Radio interviews - how to get them
Getting on the radio can be a great tactical move as part of your overall publicity effort, but you do need to have a story idea or an angle to present on a particular topic. Selling yourself as a guest on a talk show is a great way to raise your profile and if your subject relates to a topic that is currently in the news your chances of getting on is clearly improved.
The media is hungry for business stories. But sometimes it seems that the business community doesn't’t blow its trumpet often enough.
If you get the opportunity to talk about your business in the press or media, it’s important to get it right. Getting on the radio can be a great tactical move as part of your overall publicity effort. We offer some easy steps to get you on air.
Do your homework
You need to know exactly which radio shows you want to target and why. Before rushing into getting an interview, answer the following questions:
Which radio show will be interested in me/my product/service?Who are the audience that I want to speak to? Why will the radio show host want me as a guest?Are there any current news issues that I can align my interview with?Do I have a special offer or piece of new news that I can offer?Do I have any contacts that can assist me with gaining an interview?Which interviews have I heard that was similar to mine?Which other questions should I be asking myself here?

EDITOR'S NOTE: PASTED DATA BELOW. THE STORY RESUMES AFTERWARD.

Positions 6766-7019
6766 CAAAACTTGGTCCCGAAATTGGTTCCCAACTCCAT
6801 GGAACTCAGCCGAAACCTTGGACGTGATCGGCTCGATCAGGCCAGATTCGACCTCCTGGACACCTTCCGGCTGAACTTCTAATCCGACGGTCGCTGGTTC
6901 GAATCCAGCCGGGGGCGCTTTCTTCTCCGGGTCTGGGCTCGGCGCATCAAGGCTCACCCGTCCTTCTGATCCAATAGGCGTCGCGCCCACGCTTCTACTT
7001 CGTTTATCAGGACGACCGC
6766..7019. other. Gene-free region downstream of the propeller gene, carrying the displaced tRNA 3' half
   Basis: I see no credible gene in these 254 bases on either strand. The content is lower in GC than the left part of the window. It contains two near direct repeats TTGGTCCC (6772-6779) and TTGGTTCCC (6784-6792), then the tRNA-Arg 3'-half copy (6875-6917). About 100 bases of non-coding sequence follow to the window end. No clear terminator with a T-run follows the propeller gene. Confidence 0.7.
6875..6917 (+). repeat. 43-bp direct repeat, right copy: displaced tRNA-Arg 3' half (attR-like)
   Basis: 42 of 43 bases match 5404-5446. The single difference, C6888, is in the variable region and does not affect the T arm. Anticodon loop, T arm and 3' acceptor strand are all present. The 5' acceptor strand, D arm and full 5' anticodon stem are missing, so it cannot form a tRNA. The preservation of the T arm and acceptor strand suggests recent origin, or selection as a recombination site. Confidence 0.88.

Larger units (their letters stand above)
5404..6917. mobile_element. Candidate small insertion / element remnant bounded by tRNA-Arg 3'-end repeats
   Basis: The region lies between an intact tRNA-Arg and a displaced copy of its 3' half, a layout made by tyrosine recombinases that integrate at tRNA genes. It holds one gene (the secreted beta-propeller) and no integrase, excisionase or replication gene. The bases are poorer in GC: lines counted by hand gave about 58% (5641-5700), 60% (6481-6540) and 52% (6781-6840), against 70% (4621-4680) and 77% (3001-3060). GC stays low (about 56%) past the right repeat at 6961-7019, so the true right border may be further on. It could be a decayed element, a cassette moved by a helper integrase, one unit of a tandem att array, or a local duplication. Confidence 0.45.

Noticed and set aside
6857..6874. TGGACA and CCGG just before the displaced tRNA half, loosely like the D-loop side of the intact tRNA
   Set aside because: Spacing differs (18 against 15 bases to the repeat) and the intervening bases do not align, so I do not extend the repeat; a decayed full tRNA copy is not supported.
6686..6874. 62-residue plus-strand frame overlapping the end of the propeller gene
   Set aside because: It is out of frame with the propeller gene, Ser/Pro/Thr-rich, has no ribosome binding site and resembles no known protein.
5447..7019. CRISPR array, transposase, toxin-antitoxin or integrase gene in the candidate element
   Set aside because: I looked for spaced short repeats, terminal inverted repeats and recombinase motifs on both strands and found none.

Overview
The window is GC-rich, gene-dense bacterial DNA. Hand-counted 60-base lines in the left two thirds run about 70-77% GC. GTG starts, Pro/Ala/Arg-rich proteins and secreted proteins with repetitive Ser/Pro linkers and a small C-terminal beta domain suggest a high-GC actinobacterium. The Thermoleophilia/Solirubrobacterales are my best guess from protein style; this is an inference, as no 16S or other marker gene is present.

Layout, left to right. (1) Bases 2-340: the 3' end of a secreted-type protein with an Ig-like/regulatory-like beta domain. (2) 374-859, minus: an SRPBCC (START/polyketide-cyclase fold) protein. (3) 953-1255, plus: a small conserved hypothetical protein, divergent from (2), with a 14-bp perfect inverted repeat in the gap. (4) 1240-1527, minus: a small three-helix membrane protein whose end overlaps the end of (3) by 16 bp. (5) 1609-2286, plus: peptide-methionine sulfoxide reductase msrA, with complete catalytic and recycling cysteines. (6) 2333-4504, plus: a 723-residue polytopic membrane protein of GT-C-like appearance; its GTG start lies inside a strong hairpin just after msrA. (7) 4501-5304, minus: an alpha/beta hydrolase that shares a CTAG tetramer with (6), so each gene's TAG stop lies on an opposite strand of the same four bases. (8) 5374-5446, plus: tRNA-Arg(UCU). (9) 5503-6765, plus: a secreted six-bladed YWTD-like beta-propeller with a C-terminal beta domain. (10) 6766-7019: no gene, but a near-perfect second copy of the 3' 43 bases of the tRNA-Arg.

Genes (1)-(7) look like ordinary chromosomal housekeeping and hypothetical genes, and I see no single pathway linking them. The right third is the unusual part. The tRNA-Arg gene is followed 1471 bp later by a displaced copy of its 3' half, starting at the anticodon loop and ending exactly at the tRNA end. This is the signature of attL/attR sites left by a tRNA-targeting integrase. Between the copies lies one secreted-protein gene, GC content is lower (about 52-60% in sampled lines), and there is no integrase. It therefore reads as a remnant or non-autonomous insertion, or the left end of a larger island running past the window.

Nothing kills your chances better that approaching a talk show with an idea that doesn't’t resemble the style and content of the show. If you know what type of topics the program focuses on you can tailor your pitch, and raise the chances of an appearance.
Be news worthy
Getting yourself onto a radio program is like any other sales call; you don’t want to ring a potential prospect at their busiest time. It’s much better to find out when they normally take calls. If your subject relates to a topic that is currently in the news your chances of getting on are clearly improved – so ride a news wave. If you can demonstrate past experience in speaking engagements, lecturing, etc., the producer is more likely to take a shot at your appearance. If there’s anyone who can provide a testimonial, your credibility will be enhanced.
Prepare yourself for the conversation with the producer of the show you want to target. Try your approach on someone you know. If you can’t get their interest, there is a good chance your idea will fall flat with a producer. Some experts recommend sending a pitch letter first and then following up a day or two later. This can work, but if you speak to the show’s producer directly, you will be able to sell the idea at that point, as well as demonstrate your ability to engage an audience. Remember that you’re selling, so the more excited you are about your project the more likely someone else will be sold on it.
Always follow up on interviews. Add a unique code or e-mail address if you are able to. This will help you in tracking the response from the specific interview.
Always keep in contact with the host or organiser of the show to ensure that he/she thinks of you in the future when opportunities present itself. You may be more likely to get an interview or article publishes in the future if the first one went well or if you have build a good relationship with this person.